• Prior to the investigation phase, ECB conducted experiments over the past nine months and found no “technical obstacles identified”
  • Skeptics say that digital fiat currencies still have problems with unlimited supply and lack of transparency

The European Central Bank’s Governing Council launched its investigation phase of a digital euro today, it said in a statement. 

The investigation phase will last 24 months and will focus on addressing “key issues regarding design and distribution” of a digital euro, it said.  

The digital euro, which would be categorized as a Central Bank Digital Currency, would have to help prevent illicit activities and avoid any “undesirable impact on financial stability and monetary policy.” The project won’t be predetermining any decisions on a possible issuance of a digital euro and “in any event, a digital euro would complement cash, not replace it,” the statement said. 

“Different from the crypto movement, fiat currencies, whether they are digital or paper, are still fiat currencies with all the problems of unlimited supply and lack of transparency,” said Permission.io CEO Charlie Silver in an interview with Blockworks.  

The project will focus on a possible design to fit users’ needs. It will look into the functionality and usage that a digital euro would have in regards to being a riskless, accessible, and efficient form of digital central bank money. Additionally, the project will assess the possible impact of a digital euro on the market.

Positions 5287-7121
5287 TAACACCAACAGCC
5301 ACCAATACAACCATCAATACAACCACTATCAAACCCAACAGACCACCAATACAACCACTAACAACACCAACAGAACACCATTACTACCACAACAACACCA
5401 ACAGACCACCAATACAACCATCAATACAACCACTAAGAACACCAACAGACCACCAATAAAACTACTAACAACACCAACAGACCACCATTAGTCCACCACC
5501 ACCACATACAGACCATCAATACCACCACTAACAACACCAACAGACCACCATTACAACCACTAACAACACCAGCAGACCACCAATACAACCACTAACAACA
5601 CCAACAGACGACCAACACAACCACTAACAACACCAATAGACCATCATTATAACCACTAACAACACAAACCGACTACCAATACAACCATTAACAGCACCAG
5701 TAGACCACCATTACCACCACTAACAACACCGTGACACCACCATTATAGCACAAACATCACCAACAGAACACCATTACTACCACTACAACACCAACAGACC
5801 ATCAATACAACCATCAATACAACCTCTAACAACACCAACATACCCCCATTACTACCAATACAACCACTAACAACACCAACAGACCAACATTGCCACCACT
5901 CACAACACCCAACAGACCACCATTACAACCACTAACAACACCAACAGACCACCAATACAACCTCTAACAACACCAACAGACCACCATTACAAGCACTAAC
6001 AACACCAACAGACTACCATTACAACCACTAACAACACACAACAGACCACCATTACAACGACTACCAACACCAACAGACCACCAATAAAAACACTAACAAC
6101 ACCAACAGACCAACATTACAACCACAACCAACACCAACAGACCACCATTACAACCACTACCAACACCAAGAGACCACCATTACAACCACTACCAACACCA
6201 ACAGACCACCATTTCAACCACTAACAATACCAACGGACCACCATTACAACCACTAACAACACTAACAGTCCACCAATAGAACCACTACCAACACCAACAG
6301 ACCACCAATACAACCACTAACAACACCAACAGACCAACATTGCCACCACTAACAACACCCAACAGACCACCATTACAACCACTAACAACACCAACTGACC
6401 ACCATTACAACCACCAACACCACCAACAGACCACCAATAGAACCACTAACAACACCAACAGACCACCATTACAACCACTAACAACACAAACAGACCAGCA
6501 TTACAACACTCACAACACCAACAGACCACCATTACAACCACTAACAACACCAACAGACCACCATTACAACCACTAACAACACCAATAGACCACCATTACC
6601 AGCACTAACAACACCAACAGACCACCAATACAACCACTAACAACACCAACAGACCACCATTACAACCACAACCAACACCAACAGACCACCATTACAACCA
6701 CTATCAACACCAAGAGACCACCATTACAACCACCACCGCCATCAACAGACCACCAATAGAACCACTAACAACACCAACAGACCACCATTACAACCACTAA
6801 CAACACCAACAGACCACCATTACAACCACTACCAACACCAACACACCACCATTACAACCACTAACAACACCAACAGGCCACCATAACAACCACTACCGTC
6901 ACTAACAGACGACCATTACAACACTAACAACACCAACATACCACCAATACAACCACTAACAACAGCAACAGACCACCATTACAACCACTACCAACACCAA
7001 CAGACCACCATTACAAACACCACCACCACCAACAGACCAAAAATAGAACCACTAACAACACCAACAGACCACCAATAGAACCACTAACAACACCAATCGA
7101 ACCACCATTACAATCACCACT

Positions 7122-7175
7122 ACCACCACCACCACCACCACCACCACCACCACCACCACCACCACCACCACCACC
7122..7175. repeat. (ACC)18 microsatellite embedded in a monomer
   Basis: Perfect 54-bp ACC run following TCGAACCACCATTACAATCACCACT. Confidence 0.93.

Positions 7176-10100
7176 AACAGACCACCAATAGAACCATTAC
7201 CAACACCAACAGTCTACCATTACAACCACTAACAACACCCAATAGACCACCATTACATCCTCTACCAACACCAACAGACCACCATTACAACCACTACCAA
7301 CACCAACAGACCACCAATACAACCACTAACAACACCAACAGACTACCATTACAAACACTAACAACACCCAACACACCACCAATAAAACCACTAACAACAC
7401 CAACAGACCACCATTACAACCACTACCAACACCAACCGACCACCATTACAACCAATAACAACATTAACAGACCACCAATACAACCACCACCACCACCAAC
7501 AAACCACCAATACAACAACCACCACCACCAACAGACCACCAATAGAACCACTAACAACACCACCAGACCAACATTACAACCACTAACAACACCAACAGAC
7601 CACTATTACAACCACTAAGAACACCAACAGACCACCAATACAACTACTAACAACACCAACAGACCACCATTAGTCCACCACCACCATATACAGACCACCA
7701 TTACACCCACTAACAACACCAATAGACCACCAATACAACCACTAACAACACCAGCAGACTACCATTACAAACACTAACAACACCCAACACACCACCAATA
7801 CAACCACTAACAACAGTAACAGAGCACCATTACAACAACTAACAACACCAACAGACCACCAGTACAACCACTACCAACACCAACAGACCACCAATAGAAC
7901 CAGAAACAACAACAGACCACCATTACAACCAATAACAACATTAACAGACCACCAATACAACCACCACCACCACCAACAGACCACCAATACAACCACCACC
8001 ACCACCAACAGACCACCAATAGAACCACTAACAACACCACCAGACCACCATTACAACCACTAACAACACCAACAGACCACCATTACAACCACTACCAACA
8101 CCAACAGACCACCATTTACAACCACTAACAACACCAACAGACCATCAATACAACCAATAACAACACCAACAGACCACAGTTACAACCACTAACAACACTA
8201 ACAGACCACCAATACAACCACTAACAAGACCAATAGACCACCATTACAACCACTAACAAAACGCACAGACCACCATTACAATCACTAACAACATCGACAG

“Our work aims to ensure that in the digital age citizens and firms continue to have access to the safest form of money, central bank money,” said ECB President Christine Lagarde.

In June, the ECB said that central banks that chose not to establish official digital currencies are risking losing autonomy and control over their financial systems, Blockworks previously reported.

“Issuing a central bank digital currency would help to maintain the autonomy of domestic payment systems and the international use of a currency in a digital world,” the ECB said in a report

Separately, ECB conducted experiments over the past nine months prior to the investigation phase and found no “technical obstacles identified.” It also noted that digital euro infrastructure would be environmentally friendly, based on the power usage “to run tens of thousands of transactions per second is negligible compared with the energy consumption of crypto-assets such as bitcoin.”

People and institutions that are critical of crypto-assets, like bitcoin, often point out how cryptocurrency harms the environment through energy usage, but 76% of bitcoin miners are using renewable energy, Yassine Elmandjra, a blockchain and cryptoasset analyst at Cathy Wood’s Ark Investment Management, said in an interview with CNBC. 

Bitcoin mining and its environmental impact have been a popular conversation in mainstream news as Tesla CEO Elon Musk has tweeted about environmental concerns and countries like China have cracked down on its country’s mining industry.

“All the major fiat currencies will be going digital in the coming years,” Silver said. “It makes sense for governments just on a practical logistic level.”

  • Jacquelyn Melinek is a New York-based reporter covering funding, decentralized finance (DeFi) and decentralized autonomous organizations (DAOs). She previously reported on energy markets for S&P Global Platts and Bloomberg News and is published in over 65 news outlets. She graduated from the University of North Carolina at Chapel Hill with a degree in Media and Journalism. Contact Jacquelyn via email at [email protected]